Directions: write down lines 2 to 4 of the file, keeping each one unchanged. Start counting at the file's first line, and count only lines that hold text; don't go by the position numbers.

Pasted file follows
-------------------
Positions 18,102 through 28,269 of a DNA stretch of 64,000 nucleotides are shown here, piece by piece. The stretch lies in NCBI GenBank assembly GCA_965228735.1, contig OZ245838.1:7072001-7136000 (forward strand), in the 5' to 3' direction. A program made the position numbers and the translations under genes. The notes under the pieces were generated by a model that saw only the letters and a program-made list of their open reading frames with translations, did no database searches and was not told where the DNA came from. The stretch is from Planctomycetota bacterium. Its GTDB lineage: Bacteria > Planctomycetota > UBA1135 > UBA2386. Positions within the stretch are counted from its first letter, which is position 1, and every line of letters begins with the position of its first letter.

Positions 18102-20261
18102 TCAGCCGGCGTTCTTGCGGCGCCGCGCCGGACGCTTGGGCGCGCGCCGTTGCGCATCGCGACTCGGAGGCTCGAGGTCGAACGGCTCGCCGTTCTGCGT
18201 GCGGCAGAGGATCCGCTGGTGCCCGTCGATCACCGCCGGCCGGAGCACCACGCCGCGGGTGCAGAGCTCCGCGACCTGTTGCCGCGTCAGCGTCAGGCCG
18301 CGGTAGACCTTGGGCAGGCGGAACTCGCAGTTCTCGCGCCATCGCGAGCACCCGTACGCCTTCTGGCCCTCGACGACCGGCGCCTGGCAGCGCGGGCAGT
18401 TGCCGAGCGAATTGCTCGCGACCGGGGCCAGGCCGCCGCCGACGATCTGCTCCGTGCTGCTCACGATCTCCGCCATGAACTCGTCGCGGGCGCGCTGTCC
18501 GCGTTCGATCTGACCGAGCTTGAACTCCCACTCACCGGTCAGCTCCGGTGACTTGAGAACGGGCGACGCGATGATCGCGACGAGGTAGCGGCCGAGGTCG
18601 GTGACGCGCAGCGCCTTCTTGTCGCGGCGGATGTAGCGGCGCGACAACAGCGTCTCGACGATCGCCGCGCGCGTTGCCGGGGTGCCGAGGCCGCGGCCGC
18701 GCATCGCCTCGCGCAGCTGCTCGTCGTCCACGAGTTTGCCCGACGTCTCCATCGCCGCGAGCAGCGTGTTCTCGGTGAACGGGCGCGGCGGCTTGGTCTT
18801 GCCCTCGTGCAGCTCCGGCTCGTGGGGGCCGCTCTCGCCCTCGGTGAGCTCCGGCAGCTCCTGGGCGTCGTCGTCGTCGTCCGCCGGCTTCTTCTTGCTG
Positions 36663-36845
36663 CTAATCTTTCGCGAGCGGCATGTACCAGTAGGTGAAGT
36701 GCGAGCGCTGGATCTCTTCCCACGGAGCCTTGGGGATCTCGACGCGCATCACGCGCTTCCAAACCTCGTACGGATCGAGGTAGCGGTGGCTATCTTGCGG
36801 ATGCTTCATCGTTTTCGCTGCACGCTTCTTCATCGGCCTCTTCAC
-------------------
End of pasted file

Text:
Positions 18102-20261
18102 TCAGCCGGCGTTCTTGCGGCGCCGCGCCGGACGCTTGGGCGCGCGCCGTTGCGCATCGCGACTCGGAGGCTCGAGGTCGAACGGCTCGCCGTTCTGCGT
18201 GCGGCAGAGGATCCGCTGGTGCCCGTCGATCACCGCCGGCCGGAGCACCACGCCGCGGGTGCAGAGCTCCGCGACCTGTTGCCGCGTCAGCGTCAGGCCG